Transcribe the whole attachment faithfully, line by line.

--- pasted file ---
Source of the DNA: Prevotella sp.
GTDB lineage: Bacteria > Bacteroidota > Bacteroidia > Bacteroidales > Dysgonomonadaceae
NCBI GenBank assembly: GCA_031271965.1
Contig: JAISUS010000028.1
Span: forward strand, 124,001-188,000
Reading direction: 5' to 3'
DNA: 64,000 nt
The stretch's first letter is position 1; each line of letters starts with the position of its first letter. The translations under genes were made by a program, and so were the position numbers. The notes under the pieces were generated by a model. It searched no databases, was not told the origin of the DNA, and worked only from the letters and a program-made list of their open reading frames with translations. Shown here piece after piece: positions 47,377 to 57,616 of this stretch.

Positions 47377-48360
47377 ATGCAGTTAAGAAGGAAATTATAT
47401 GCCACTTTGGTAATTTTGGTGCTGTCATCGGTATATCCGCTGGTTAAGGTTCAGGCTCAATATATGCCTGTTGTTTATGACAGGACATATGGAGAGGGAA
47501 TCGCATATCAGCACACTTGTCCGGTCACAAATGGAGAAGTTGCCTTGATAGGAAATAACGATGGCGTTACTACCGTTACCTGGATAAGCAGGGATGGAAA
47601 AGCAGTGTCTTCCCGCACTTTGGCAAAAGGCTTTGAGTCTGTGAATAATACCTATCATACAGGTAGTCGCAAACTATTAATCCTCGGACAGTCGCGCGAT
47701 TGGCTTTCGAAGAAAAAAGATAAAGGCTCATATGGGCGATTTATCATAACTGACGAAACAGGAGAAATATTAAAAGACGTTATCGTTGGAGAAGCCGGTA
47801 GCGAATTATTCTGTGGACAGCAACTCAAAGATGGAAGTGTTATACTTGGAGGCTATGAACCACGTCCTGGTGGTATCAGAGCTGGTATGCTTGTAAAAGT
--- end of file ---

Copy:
Source of the DNA: Prevotella sp.
GTDB lineage: Bacteria > Bacteroidota > Bacteroidia > Bacteroidales > Dysgonomonadaceae
NCBI GenBank assembly: GCA_031271965.1
Contig: JAISUS010000028.1
Span: forward strand, 124,001-188,000
Reading direction: 5' to 3'
DNA: 64,000 nt
The stretch's first letter is position 1; each line of letters starts with the position of its first letter. The translations under genes were made by a program, and so were the position numbers. The notes under the pieces were generated by a model. It searched no databases, was not told the origin of the DNA, and worked only from the letters and a program-made list of their open reading frames with translations. Shown here piece after piece: positions 47,377 to 57,616 of this stretch.

Positions 47377-48360
47377 ATGCAGTTAAGAAGGAAATTATAT
47401 GCCACTTTGGTAATTTTGGTGCTGTCATCGGTATATCCGCTGGTTAAGGTTCAGGCTCAATATATGCCTGTTGTTTATGACAGGACATATGGAGAGGGAA
47501 TCGCATATCAGCACACTTGTCCGGTCACAAATGGAGAAGTTGCCTTGATAGGAAATAACGATGGCGTTACTACCGTTACCTGGATAAGCAGGGATGGAAA
47601 AGCAGTGTCTTCCCGCACTTTGGCAAAAGGCTTTGAGTCTGTGAATAATACCTATCATACAGGTAGTCGCAAACTATTAATCCTCGGACAGTCGCGCGAT
47701 TGGCTTTCGAAGAAAAAAGATAAAGGCTCATATGGGCGATTTATCATAACTGACGAAACAGGAGAAATATTAAAAGACGTTATCGTTGGAGAAGCCGGTA
47801 GCGAATTATTCTGTGGACAGCAACTCAAAGATGGAAGTGTTATACTTGGAGGCTATGAACCACGTCCTGGTGGTATCAGAGCTGGTATGCTTGTAAAAGT